As pregnant women, we love the feel of our baby kicking inside of us. As human beings we writhe in pain with the occasional constipation bouts that we have simply learned to deal with. However, mix the love of the kicking with the painful effects of constipation and we’re in for an extremely uncomfortable situation. Constipation hurts no matter what, but to a pregnant woman, the pain can become unbearable.
Symptoms of constipation include:
- Fewer than three bowel movements per week.
- Small, hard, dry stools that are difficult or painful to pass.
- The urgency to strain excessively to have a bowel movement.
- A feeling that your rectum is not empty after having a bowel movement.
Just as when you’re not pregnant, constipation is unavoidable and generally hits us when we’re least expecting it. Having constipation is common for many pregnant women. The pressure of your uterus on your rectum, pregnancy hormones, as well as iron supplements (some prenatal vitamins have added amounts), can often be the cause of constipation during pregnancy.
Before taking any medications (ie: Tylenol, laxatives, etc.) or performing any sort of exercise always speak with your doctor first. What helped to cure your constipation before pregnancy may not be good for you or your baby now. Your doctor may say that it’s okay to take a mild laxative but let him/her be the one to recommend which brand is healthiest and safest to take. You can also ask your doctor about taking a stool softener.
There are several things that will help avoid constipation altogether:
- Liquids — Keep yourself hydrated. Drinking 8-10 glasses of water, fruit juices, teas (be sure it’s decaf), or another favorite beverage, daily, will help keep your stools soft.
- Fruits and vegetables — Eat more raw or dried fruits and vegetables. When you feel the urge to snack, grab some fruits or veggies. Not only are they a healthy choice, but they’re high in fiber too.
- Exercise — Take a brisk walk, join a yoga class, swim a couple laps in the pool… all are wonderful and relaxing exercise choices during pregnancy. If you’re an avid jogger, try to avoid it while you are pregnant. There is a greater risk in jogging than taking a walk around your neighborhood, simply because you may stumble over your feet or trip more easily. Be sure to ask your doctor if (s)he recommends a certain length of time to exercise. Sometimes, too much exercise can be harmful.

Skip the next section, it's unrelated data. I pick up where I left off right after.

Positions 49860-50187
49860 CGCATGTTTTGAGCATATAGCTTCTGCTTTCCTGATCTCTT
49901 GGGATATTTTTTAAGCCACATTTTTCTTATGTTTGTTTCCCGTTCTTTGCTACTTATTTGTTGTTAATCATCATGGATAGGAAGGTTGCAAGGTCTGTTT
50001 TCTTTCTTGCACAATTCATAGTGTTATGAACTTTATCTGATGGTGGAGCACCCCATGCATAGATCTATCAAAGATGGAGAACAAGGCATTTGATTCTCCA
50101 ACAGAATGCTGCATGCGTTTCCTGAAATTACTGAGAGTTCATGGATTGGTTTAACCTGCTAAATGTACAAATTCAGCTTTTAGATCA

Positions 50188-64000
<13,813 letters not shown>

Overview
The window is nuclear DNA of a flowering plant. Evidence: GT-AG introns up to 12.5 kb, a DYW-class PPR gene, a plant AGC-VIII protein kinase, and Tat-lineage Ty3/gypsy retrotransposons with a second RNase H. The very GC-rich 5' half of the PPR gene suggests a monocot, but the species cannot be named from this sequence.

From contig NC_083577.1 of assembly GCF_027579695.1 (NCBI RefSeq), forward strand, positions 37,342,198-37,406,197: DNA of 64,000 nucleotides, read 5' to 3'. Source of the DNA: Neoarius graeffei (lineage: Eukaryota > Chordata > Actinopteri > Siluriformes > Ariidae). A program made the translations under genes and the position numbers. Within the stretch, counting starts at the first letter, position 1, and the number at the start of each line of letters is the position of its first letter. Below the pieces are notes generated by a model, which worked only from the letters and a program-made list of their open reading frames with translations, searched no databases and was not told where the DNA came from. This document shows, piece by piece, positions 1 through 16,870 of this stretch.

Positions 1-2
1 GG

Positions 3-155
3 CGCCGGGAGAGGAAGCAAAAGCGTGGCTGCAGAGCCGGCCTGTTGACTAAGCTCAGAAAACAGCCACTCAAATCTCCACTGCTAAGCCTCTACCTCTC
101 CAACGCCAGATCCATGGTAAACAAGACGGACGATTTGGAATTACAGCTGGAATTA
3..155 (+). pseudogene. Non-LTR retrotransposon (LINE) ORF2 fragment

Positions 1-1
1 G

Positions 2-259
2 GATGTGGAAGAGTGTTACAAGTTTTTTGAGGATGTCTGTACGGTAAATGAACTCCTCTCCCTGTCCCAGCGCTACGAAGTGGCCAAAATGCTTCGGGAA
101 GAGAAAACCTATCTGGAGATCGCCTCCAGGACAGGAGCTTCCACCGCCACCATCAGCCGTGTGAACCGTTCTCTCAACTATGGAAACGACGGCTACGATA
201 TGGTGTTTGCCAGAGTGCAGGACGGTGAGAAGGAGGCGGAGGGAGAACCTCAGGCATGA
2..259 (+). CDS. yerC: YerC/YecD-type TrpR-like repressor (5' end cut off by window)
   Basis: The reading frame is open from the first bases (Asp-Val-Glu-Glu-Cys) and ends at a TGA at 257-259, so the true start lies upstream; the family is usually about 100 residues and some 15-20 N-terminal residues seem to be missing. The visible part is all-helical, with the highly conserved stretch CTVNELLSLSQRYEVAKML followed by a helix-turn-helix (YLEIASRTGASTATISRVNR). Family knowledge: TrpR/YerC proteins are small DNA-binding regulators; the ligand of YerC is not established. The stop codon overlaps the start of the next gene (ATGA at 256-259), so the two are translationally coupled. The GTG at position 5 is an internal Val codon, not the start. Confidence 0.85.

- Prunes — A much tastier fruit than many people realize. Eat a prune a day or even drink a glass of prune juice. One prune a day is all most people need in order to stay regular.
- Don’t wait — Don’t fight the urge to have a bowel movement. Forcing yourself to wait until the last possible minute will only add pressure and discomfort.
The main element in coping with constipation is eating foods high in fiber. A diet with enough fiber (20 to 35 grams each day) will help you avoid constipation. High-fiber foods include beans, whole grains and bran cereals, fresh fruits and vegetables such cabbage, carrots and asparagus, just to name a few. Include fiber in each meal that you eat and that will hopefully decrease your possibilities of having an extreme case of constipation as your pregnancy progresses.
Constipation can occasionally lead to hemorrhoids, or swollen veins in the rectal area, which can be horribly uncomfortable. Both constipation and hemorrhoids should subside after your baby is born. Always be sure to contact your doctor should you suffer from constipation that is accompanied by abdominal pain.
Constipation is miserable, but also unavoidable. By following these suggestions you should be able to lessen the chances of becoming constipated. If you do become constipated, try to stay relaxed. It will be easier to pass a bowel movement, once your body is ready, if you’re not tensed up. Rub your stomach when you find a good position while sitting in your chair or couch. Your baby may not only like the feel of your rubbing, but it will ease some of the pain in your stomach.
The information contained in or made available through This Site cannot replace or substitute for the services of trained professionals in the medical field. We do not recommend any treatment, drug, food or supplement. You should regularly consult a doctor in all matters relating to physical or mental health, particularly concerning any symptoms that may require diagnosis or medical attention.